World Series hasn't been played in sun in 25 years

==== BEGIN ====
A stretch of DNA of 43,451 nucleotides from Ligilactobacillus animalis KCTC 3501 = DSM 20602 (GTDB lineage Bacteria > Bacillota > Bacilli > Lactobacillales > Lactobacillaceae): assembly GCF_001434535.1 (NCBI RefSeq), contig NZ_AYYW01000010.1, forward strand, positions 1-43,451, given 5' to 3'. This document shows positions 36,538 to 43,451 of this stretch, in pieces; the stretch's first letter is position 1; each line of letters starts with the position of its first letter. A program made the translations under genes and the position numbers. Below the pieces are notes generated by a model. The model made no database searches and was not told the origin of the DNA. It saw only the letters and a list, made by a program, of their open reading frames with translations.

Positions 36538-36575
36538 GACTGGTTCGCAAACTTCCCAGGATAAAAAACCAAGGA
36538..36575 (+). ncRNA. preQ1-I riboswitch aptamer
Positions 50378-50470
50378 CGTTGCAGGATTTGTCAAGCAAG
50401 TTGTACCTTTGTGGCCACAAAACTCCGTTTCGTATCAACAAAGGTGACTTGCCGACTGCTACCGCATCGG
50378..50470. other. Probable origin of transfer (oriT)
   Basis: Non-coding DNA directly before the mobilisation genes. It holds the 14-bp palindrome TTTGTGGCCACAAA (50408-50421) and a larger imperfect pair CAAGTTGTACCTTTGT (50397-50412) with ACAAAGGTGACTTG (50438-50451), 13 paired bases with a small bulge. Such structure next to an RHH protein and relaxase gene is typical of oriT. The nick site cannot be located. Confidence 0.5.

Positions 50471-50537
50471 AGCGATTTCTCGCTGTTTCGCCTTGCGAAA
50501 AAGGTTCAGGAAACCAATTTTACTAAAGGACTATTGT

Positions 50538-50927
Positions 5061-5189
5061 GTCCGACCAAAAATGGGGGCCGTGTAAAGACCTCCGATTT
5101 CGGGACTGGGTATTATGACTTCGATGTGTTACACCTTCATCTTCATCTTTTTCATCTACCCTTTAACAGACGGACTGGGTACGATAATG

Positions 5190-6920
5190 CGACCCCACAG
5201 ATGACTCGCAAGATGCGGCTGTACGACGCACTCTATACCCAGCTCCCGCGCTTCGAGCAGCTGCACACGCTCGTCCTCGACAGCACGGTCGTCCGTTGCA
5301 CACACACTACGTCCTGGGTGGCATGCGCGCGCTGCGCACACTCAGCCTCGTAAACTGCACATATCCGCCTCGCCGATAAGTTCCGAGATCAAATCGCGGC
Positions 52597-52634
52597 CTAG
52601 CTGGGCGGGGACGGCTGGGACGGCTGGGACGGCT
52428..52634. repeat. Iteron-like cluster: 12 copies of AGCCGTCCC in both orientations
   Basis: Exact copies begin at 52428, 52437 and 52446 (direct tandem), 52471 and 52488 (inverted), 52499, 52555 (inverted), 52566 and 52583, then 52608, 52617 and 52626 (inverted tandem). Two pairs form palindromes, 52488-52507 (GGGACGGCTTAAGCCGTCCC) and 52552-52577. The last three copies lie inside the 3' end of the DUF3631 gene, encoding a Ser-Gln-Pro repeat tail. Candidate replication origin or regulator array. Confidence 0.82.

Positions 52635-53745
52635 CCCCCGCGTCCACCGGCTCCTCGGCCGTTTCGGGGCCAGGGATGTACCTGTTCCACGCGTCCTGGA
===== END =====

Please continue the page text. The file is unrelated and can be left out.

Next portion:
Bud Selig wants a throwback game in the World Series - one in daylight. The sun hasn't shone on baseball's biggest stage since 1984, when Detroit beat the San Diego Padres in Game 5 at Tiger Stadium to win the World Series. There was a single day game three years later, but it was played indoors at Minnesota's Metrodome. Ever since, the game's signature matchup has been played under the lights, with some flickers of twilight helping illuminate the first inning of West Coast games. Baseball's commissioner acknowledged he might not get the change he's hoping for. "I want a day game in the World Series," Selig said in a telephone interview this week with The Associated Press. "It's been a favorite subject of mine over the years because I grew up watching the World Series during the afternoon in the '40s, '50s and '60s. "But our objective is the have as many viewers as possible." The New York Yankees and Philadelphia Phillies will open the Series on Wednesday night at 7:57 p.m. EDT - about 30 minutes earlier than usual - and will end each game when most children, at least those living on the East Coast, are sleeping. Rather than catering to kids, Major League Baseball and Fox are shooting for the highest ratings they can get to help sell the commercials that pay the bills. "World Series games, for more than 20 years, have been played at a time when the greatest number of fans can watch from coast to coast," Fox Sports president Ed Goren said in a statement. "This year, we worked with MLB to move postseason start times 30 to 40 minutes earlier, and we would be very willing to consider televising World Series games played during the day if the fee to acquire those rights reflected the smaller audiences that day games would naturally produce." When Goren's comments were relayed, Selig wouldn't close the door on lowering rights. "I am sensitive to the issue because I love baseball games during the day," he said. "I'm willing to continue to discuss it with Fox. "We're starting earlier this year - 7:57 - and that's quite early if you're not in the East. The fact is, though, the networks have a lot of commitments on the weekends with football and day games ratings are never as good as they are at night when more people can watch TV." Both parties got more incentive to keep the games at night when the Yankees played the Los Angeles Angels in the AL championship series. The five prime-time games had an average rating of 6.9 while the one day game drew a 4.8 - a 44 percent decrease - according to Fox. The last Series, though, seemed to give MLB and Fox a reason to pause and evaluate how late to make the first pitch this year. Philadelphia and Tampa Bay - with scheduled starts from 8:29 to 8:35 p.m. and 3-plus hours games - drew a Series record-low 8.4 rating that was 17 percent less than the 10.1 average Detroit and St. Louis had three years ago. Game 1 this year will have the earliest first pitch since Game 6 between Florida and Yankees in 2003, which began at the same time, and the earliest first start for a regularly scheduled weekday matchup since 1971, when Baltimore and Pittsburgh played Game 5 during the day. Coincidentally, the 1971 Series also featured the first night game. "Charlie Finley made the suggestion to play the games at night," famed broadcaster Ernie Harwell told the AP last month. "Then, TV took over and decided when the games would be played - at night." Sparky Anderson, who led the Tigers to the title in 1984, said it's a shame the Series is played so late. "It's all about money," Anderson said. "Period." Alan Trammell, the World Series MVP that season 25 years ago, fondly recalls watching baseball's best in the late 1960s during the day as a kid. "I started getting the gleam in my eye; the dream started," Trammell said. "I was fortunate that my teachers were sports fans. They used to bring a TV in the back of the room and I used to be the one who could go back and get updates on the games to give the class a report. "Day baseball is a thing of the past. I wish they would bring it back."